CyberGhost is an Israeli-based (previously Romanian-based) VPN provider founded in 2009. They are notable as one of the only mainstream providers to offer a free account alongside its paid subscription accounts.
CyberGhost is not a big brand in the VPN industry despite their 10 million reported users. CyberGhost offers a network of 700+ servers across 29+ countries via a range of devices including Android, iPhone, Mac & Desktop. They have a unique approach to P2P (neither banning nor fully allowing), a good focus on usability and complementary features.
After years of foolishly running my online business via public WiFi, I decided to start using a VPN to secure my communications (and access a bit of out of market sporting events while traveling).
But I found out that – similar to web hosting – there is no such thing as a “best VPN provider”. In fact, it’s like a whole world of confusing information where even trustworthy information is near-useless since it’s so complex. This CyberGhost review is my notes from trying them out for my own purposes as a security-aware, traveling, US-based businessperson who needs good usability and good pricing. I am not a political activist or someone who regularly travels to firewalled countries.
Whether you are looking for a VPN for privacy, for website access, for avoiding geotargeting, for protecting communications or all the above, hopefully, this CyberGhost VPN review will be useful.
Here’s my CyberGhost VPN review – structured with pros & cons based on my experience as a customer.
Disclosure – I receive referral fees from companies mentioned on this website. All opinions and data are based on my experience as a paying customer performing independent research.
CyberGhost Pros / Advantages
CyberGhost VPN provides all the features you need and expect from a VPN service. The basic features are simple and straightforward, so those new to VPN can use them without a hassle. Advanced features are available for those with more experience around VPNs. Here are some of the advantages that I found using CyberGhost.
Multiple Plans w/ Free Option
It’s rare to find a free VPN that actually works. Of course, the free plan isn’t nearly as fast or reliable as a paid subscription, but it’s a great way for newcomers to test out a VPN service for themselves.
Upgraded service plans are also very competitive against CyberGhost’s premium competitors. For just $5.83 per month (billed annually), the Premium plan gives you faster speeds, access to more servers, an ad-free experience, and the ability to connect to 1 device. Premium Plus runs at $9.16 per month. for up to 5 devices/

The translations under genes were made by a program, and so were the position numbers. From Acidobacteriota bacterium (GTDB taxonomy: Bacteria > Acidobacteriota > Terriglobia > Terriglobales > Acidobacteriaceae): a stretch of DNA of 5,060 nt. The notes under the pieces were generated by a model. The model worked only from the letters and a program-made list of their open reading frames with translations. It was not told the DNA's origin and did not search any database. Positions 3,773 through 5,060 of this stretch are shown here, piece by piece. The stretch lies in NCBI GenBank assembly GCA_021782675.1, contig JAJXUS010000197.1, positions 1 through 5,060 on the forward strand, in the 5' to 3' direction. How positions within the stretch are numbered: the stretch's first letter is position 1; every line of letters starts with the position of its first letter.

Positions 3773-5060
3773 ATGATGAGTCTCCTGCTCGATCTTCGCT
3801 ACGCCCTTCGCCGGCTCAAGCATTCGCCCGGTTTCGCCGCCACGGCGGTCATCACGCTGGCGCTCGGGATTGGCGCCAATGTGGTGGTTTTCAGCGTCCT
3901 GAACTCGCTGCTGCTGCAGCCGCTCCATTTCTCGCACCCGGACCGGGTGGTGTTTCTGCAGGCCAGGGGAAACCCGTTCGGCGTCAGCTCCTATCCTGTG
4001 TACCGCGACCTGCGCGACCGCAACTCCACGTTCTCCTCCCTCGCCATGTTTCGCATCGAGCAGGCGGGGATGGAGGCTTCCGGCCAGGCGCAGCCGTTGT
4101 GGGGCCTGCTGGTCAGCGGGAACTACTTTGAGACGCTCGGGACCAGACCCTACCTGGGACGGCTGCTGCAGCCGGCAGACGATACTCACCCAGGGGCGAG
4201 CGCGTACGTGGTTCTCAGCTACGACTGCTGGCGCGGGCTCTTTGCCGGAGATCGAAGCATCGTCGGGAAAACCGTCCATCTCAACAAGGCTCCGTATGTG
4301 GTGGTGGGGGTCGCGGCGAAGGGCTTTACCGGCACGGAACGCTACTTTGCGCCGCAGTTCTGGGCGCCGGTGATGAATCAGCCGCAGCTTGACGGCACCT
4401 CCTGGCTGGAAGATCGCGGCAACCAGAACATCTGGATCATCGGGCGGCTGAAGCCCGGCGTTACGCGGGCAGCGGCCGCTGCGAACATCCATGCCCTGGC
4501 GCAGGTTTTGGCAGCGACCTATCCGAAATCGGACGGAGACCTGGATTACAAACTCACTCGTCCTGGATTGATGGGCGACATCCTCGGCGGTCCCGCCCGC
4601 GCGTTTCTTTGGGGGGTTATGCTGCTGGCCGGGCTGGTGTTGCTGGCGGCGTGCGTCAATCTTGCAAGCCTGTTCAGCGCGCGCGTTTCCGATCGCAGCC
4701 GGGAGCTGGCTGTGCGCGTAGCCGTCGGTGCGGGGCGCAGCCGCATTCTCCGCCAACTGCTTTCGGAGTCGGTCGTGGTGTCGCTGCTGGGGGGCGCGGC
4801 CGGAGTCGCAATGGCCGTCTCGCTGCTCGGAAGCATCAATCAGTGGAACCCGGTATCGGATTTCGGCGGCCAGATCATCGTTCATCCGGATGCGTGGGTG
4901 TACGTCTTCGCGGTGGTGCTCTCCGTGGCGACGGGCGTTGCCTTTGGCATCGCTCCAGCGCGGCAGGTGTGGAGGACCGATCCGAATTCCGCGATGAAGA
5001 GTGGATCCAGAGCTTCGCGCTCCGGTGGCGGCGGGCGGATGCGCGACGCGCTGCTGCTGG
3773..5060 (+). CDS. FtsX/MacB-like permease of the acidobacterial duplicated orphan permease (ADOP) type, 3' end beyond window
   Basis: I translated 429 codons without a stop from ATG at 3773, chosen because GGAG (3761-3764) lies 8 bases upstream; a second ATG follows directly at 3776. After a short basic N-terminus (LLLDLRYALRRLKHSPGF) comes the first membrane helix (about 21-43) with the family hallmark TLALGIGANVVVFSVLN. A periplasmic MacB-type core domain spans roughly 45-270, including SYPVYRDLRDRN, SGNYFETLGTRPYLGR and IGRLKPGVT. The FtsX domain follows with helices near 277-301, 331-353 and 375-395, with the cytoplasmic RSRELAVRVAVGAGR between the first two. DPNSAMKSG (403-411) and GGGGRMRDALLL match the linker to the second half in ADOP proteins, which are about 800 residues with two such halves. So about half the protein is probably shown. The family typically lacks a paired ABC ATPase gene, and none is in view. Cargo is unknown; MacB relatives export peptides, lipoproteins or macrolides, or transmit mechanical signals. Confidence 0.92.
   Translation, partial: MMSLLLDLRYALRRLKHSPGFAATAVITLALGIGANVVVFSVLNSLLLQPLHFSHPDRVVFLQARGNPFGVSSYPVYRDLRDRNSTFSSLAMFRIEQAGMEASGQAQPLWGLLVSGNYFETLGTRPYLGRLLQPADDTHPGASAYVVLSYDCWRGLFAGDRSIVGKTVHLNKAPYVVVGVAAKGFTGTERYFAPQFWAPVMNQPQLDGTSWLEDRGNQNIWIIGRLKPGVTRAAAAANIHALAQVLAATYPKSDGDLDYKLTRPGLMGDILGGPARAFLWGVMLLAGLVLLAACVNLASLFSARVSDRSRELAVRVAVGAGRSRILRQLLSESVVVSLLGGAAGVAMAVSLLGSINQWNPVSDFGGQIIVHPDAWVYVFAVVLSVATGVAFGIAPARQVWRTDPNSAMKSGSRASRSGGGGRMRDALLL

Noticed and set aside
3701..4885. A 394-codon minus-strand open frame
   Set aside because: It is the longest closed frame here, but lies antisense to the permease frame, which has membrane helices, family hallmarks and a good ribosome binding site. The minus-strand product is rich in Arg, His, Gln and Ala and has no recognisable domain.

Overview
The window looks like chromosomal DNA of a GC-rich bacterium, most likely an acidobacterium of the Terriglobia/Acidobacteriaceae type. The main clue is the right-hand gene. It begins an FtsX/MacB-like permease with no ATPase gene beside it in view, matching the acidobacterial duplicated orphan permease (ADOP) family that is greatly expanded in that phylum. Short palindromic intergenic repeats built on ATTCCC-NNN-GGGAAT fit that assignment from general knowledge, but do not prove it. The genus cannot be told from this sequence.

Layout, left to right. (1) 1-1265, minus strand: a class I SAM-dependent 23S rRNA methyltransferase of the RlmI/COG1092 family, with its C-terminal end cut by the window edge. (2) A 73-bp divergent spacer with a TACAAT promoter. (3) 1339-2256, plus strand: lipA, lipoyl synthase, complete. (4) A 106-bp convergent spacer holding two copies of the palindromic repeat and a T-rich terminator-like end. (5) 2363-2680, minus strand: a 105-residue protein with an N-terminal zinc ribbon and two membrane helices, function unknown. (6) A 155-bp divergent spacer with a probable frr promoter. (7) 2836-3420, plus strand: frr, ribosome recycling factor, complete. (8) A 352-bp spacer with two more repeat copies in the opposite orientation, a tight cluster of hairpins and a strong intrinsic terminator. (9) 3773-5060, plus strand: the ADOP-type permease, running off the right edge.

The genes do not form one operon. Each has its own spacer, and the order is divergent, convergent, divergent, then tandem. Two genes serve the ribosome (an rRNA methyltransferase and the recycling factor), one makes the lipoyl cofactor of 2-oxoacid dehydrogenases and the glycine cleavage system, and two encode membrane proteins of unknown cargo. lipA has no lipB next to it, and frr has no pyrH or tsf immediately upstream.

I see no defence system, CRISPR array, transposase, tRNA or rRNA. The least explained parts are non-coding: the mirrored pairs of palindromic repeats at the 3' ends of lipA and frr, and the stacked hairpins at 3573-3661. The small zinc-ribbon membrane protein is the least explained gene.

CyberGhost’s Premium plan and Premium Plus plan both come with a 30-day money-back guarantee.
If you are using multiple devices, then that will run a bit more expensive than single price plan competitors. But if you only need a single device, then that pricing is excellent.
Every plan, including the free plan, comes with unlimited bandwidth and unlimited traffic. All plans utilize OpenVPN protocol with AES 256-BIT Encryption for the utmost in security.
The free service is only available on a single Windows, Mac or Android device. CyberGhost VPN is available for use on other platforms, such as Linux, by upgrading to a paid subscription.
Speed is the main difference between the free service and the premium paid plans. Speeds are about five times faster with the paid subscription (although free speeds aren’t bad at all).
Account Set Up
You don’t even need to create an account to use the free CyberGhost VPN.
Simply download & install the client software. You can log in and use the service without creating an account as soon as you install it.
Create an account at any time to upgrade to the paid subscription. You’ll then be able to access the additional premium features, including multi-device, multi-platform support.
A username, password, and special key are created automatically when you create an account.
*Caveat – creating an account is the only confusing part of the whole process. If you let CyberGhost create an account for you and then change the username/password – then you will technically have 2 accounts. If you upgrade an account, then be sure that you are logging into the account with the upgrade. Otherwise, it will look like you don’t have a premium account.
Store the special key in a safe place as there’s no way to reset your account/password if you lose track of it.
CyberGhost is now headquartered in Israel. Though an offshore headquarters is always preferred, Israel is still a decent place for a VPN service.
Israel doesn’t currently have any data retention laws in place. However, the fact that it’s in a conflict zone means that government surveillance of the Internet is more than likely in some form or another.